|What is lymphedema?Lymphedema is a swelling of a body part, most often an extremity, resulting from an accumulation of fluids, in such proportions to be palpable and visible. Lymphedema occurs when the lymph vascular system is not able to fulfill its function of reabsorption and transport of the protein and lymph load. Lymphedema occurs whenever lymphatic vessels are absent, underdeveloped or obstructed.
The condition often causes embarrassment and decreased mobility, discomfort and often repeated episodes of infection, cellulitis and lymphangitis. This can lead to depression and to general worsening of the patient’s life and health.
Fungal infections can be very frequent and these place a greater load on the lymphatic. Severe cases are associated with thickening of the skin, hardening of the limbs (fibrosis), leakage of lymph and massive swelling (elephantiasis).
What is the lymphatic system?Nutrients entering our bodies are transported by arteries and capillaries to tissue cells which are surrounded by interstitial fluid. The nutrients must pass through this fluid before reaching the cells. After metabolism, the cells dump waste products back into the fluid for removal by the venous blood capillaries and by a system of lymphatic vessels.
The lymphatic vessel system must drain the interstitial fluid of everything else. This includes the water (plasma) not resorbed by the venous reflow, plus unusable or waste matter such as proteins, bacteria, long chain fats, dusts (from coal and glass), dyes, dead cells and cell parts, mutant cells, etc.
These substances are considered to be Lymph Obligatory Load (LOL). Once the LOL enters the lymphatic system it is called lymph. Unlike the blood which circulates, lymph flows only one way. The lymph vessel system carries tissue fluids as well as metabolic waste from the tissue. Lymph is a clear, colorless fluid which originates in the tissue space.
Lymph is then transported through the lymphatic vessel system to lymph nodes where it is filtered and cleaned before returning to the blood circulatory system. Since the lymphatic vessel system has no pump (heart) of its own, movement of lymph is accomplished through a combination of forces, including good diaphragmatic breathing, arterial pulsation, skeletal muscle contractions, and peristaltic contractions.
If the lymphatic system fails or is impaired due to surgery, radiation, disease, or trauma, swelling can occur in the interstitial spaces increasing the distance between capillaries and cells. If proper drainage does not occur, cells are exposed to an undernourished, toxic environment. Disease can be the result. Therefore, it is crucial for the lymphatic system to function efficiently.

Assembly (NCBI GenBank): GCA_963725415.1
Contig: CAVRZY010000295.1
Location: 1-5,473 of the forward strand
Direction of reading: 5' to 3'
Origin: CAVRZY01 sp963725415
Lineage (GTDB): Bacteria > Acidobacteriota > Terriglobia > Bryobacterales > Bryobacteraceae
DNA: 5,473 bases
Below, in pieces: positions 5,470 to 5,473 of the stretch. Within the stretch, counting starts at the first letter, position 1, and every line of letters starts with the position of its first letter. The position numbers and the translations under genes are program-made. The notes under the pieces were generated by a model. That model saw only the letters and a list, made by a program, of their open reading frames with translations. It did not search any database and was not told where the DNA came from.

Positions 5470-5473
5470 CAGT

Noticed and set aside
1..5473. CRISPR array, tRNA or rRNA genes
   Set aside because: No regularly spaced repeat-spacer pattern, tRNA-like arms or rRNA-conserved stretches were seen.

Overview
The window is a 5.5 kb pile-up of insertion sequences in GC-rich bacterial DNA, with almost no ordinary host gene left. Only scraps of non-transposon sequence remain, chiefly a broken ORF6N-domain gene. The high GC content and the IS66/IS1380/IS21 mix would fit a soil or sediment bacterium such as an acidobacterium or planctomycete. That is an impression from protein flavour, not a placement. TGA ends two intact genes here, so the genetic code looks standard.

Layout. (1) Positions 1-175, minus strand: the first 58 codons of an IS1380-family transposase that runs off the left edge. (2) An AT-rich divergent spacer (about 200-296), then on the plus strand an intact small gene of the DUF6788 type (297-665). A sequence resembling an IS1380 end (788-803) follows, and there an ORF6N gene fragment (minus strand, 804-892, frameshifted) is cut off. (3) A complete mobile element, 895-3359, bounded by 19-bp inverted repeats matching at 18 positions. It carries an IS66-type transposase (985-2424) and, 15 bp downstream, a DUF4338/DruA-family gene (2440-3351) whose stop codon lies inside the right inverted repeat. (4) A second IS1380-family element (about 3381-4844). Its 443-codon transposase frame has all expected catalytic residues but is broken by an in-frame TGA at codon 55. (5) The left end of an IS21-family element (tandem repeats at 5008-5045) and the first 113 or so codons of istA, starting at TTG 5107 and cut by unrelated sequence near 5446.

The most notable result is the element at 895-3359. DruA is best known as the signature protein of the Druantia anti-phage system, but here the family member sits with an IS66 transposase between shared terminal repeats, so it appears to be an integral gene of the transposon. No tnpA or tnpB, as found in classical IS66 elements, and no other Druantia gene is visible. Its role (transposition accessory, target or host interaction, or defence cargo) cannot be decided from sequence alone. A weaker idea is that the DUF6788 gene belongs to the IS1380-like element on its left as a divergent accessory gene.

How does lymphedema occur?
A stagnation of protein develops in the tissue. This raises the colloid osmotic pressure and a protein-rich edema arises. There are more protein rich fluids in the tissue than can be transported and the proteins attract water by osmosis. The affected area becomes swollen and uncomfortable. This swelling decreases oxygenation of the tissues, interferes with their normal functions and makes them heal more slowly than normal. The excess protein also serves as a stimulus for chronic infection and can result in formation of excess fibrous tissue.
Lymphedema is a chronic, and if left untreated, progessive condition. It can, however, be brought under control by appropriate treatment and care. Lymphedema may be due to a primary (congenital) cause or a secondary cause including removal of the lymph nodes or trauma.
Factors that contribute to lymphedema include:
Impacts of lymphedema on an individual include:
- Combined surgery and radiation treatment.
- Combined surgery and post-operative infection.
- Infections such as insect bites and athlete’s foot.
- Sedentary life-style.
- Constrictive clothing or jewelry.
- Heavy breast prosthesis.
- Trauma to lymphatics (emotional, sunburn, surgery).
- Recurrent tumor.
Treatment of Lymphedema
- Swollen body part or limb.
- Heaviness and limitation of motion.
- Repeated episodes of infection.
- Skin thickening, lymph leakage through skin.
- Condition generally worsens over time.
- Multiple hospitalizations.
- General depression.
Lymphedema is a serious condition, indicating that the lymph system is unable to handle the lymph load. Treatment should begin as soon as lymphedema is diagnosed. The goal of treatment is to reduce the swelling and facilitate the flow of lymph fluid to the venous circulation of the affected area.The most effective approach used by therapists in many European countries is a method called COMBINED or COMPLEX DECONGESTIVE THERAPY; a four-step process, carried out over a four-week-period. The individual elements are as follows:
1. Massage Therapy – patients receive Vodder Manual Lymph Drainage once or twice a day to remove excess fluid and protein. MLD stimulates lymphangions to increase their activity, which results in a decompression and emptying of obstructed lymphatic channels.
2. Compression Therapy – Bandaging of the affected limb follows each MLD session. This is a precise procedure using specific bandages and interfacing materials.
3. Remedial Exercises and Breathing Techniques – further promote venous and lymphatic flow by activating the muscle and joint pumps.
4. Skin Care and Hygiene – Excellent skin cleansing with antibacterial washes and neutral balanced pH lotions help to eliminate bacterial and fungal growth.
5. Compression Garments – After optimal reduction of the limb is reached, the therapist measures and fits the client with a quality compression garment to maintain the reduction of the swelling.